Where We Live: Saving Battleship Oregon’s smokestacks

Special Reports

USS Oregon's mast is memorialized at Tom McCall Waterfront Park

PORTLAND, Ore. (KOIN) — A group of people in Portland are on a mission to preserve and display parts of a historic ship.

The USS Oregon — also known as “Battleship Oregon” — was built in the 1890s and it played a large role in the Spanish-American War. In 1898, it steamed from San Francisco, down around the southernmost point of South America, and back up the East Coast.

It made the journey in a mere 66 days. Battleship Oregon and another ship called “The Brooklyn” were the only ships fast enough at the time to chase down the Spanish cruiser, Cristóbal Colón.

USS_Oregon_(BB-3)_starboard_view_1551599354075.jpg
An undated photo of the USS Oregon. (Courtesy to KOIN)

The ships forced the Cristóbal Colón to surrender off the coast of Cuba, while the USS Oregon’s journey helped establish the need for the Panama Canal.

Battleship Oregon was decommissioned in 1919 and scrapped in 1942. Its mast has stood in Portland’s Tom McCall Waterfront Park since 1956.

But other parts of the ship still exist: its wheel is housed in the Oregon Historical Society’s vault and its smokestacks have been stored on private property for nearly a decade at the Zidell Yards in South Waterfront.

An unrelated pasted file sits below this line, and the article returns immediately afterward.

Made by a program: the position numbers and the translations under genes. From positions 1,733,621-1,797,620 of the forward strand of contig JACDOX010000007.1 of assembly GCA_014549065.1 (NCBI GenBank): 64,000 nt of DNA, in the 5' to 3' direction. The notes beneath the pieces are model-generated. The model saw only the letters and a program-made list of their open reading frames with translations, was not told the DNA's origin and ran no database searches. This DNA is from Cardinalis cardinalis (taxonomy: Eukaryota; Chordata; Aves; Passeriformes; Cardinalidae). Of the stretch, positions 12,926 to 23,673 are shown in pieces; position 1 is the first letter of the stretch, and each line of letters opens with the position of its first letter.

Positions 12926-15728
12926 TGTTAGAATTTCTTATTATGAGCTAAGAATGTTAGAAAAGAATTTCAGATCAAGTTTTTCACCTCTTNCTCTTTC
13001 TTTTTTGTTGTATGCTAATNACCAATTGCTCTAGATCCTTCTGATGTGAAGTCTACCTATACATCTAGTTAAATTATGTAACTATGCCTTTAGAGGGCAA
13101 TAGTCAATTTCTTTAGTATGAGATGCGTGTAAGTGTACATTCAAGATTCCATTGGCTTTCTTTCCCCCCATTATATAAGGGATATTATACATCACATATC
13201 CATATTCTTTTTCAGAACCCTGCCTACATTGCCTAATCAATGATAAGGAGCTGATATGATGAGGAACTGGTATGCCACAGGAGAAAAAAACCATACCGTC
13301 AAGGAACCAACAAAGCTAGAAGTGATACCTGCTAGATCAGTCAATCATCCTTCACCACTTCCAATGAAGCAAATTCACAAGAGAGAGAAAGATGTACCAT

The wheel from the Battleship Oregon. Sent into battle during the Spanish American War in 1898. It was called the Bulldog of the Navy. (KOIN)

Roger Gertenrich wants Oregonians to see the ship’s smokestacks, which stand 20 feet high and 9 feet wide.

“They’re part of our history, so why should they be laying in a place like this? Why shouldn’t they be displayed?” Gertenrich said.

He’s working with the Oregon Maritime Museum to find a home for the Battleship Oregon smokestacks.

They believe it should be placed with the ship’s mast at the Battlefield Oregon Memorial at Tom McCall Waterfront Park. The museum even developed a design for how the smokestacks should be placed.

But the Navy League of the United States, which would maintain the monument, told Portland Parks and Recreation it is “not moving forward with the new display.”

The Navy League said it decided “to not pursue placing the smokestacks at the memorial” because “they would detract from the mast.”

A proposed design for adding the USS Oregon’s smokestacks to its memorial (which currently features just the mast) at Portland’s Tom McCall Waterfront Park. (Courtesy of Oregon Maritime Museum)

The decision sent the Oregon Maritime Museum back to the drawing board — and it doesn’t have the luxury of unlimited time. Bradford Duvall, the president of the museum, said the 33-acre Zidell Yards will soon be developed.

“I gotta find somewhere to put these stacks and I’m hoping they can stay in Portland,” he said. “But if I can’t do that, I’m going to have to end up having to scrap them and we shouldn’t have to kill that history.”

The museum is working with the parks bureau on other possible sites. It’s also talking with other museums in Oregon, including the Columbia River Maritime Museum in Astoria.

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